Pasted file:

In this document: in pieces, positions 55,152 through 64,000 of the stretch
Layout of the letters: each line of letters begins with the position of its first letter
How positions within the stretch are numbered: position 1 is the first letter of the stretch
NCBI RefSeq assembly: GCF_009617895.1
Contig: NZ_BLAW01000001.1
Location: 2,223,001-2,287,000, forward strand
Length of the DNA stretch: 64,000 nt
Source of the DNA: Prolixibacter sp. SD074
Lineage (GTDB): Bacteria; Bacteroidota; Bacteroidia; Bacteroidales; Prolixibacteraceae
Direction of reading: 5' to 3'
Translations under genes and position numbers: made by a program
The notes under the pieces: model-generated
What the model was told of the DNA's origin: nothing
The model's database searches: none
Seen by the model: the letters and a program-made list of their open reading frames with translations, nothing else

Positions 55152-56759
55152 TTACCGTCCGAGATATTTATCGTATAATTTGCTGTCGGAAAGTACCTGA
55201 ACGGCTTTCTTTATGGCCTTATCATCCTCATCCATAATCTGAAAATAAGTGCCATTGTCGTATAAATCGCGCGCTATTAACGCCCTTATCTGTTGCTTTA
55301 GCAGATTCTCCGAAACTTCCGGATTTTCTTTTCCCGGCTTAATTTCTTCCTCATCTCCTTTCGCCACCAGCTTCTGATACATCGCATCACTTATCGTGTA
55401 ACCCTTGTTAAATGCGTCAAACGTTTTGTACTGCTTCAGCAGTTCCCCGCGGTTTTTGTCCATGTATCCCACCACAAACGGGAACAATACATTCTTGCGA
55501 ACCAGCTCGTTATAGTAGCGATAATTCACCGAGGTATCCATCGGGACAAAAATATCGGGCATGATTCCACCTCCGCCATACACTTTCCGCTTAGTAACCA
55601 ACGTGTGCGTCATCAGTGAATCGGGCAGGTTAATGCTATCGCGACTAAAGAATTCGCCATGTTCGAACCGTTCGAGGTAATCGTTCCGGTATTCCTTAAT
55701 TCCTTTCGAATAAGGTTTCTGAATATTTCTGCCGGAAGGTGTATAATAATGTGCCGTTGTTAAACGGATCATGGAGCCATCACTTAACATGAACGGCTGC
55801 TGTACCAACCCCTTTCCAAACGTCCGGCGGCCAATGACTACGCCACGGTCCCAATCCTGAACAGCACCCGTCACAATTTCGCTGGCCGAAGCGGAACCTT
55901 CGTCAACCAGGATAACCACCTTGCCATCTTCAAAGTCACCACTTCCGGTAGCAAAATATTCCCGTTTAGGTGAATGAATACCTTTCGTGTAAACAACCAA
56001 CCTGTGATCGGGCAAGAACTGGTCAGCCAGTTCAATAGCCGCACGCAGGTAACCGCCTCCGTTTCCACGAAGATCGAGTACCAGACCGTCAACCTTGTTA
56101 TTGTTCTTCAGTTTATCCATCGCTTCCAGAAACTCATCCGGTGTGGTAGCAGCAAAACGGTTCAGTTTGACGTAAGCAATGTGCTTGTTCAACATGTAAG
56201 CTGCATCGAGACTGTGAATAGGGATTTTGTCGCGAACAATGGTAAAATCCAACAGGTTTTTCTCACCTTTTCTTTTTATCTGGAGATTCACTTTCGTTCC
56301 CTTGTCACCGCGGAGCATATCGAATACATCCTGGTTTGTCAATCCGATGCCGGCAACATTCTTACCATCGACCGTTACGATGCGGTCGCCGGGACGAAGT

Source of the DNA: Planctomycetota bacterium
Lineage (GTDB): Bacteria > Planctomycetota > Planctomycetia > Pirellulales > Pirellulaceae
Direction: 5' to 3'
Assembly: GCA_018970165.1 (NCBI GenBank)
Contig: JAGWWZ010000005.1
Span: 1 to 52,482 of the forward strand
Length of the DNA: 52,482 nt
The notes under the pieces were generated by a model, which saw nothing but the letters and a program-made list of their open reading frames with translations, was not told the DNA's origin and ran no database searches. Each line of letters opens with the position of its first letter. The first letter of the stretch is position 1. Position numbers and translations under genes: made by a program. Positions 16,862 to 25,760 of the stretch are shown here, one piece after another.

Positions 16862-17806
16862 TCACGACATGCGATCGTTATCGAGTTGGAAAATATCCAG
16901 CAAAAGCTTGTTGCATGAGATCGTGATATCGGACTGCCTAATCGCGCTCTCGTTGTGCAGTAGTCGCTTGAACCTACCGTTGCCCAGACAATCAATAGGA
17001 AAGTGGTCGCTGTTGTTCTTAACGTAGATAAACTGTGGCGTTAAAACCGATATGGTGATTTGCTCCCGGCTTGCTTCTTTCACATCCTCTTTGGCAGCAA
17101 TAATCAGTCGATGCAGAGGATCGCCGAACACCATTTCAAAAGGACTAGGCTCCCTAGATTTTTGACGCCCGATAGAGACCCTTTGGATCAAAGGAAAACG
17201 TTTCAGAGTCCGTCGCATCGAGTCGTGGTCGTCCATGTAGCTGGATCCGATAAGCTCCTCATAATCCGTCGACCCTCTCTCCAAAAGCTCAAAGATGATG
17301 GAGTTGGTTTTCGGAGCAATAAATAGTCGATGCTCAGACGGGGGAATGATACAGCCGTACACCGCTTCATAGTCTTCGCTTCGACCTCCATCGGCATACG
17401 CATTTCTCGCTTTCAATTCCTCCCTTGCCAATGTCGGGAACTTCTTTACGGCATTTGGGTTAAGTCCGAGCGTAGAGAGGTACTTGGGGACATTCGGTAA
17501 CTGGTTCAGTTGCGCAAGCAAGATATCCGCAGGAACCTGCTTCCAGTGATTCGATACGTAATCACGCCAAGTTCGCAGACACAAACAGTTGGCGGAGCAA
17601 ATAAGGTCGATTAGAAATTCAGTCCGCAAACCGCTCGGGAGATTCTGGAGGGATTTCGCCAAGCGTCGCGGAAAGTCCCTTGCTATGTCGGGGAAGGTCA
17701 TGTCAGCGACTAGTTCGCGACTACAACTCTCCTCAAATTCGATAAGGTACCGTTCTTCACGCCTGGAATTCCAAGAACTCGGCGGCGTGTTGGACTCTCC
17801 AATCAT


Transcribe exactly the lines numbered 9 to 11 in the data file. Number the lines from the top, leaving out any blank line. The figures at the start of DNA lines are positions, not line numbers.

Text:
Lineage (GTDB): Bacteria; Bacteroidota; Bacteroidia; Bacteroidales; Prolixibacteraceae
Direction of reading: 5' to 3'
Translations under genes and position numbers: made by a program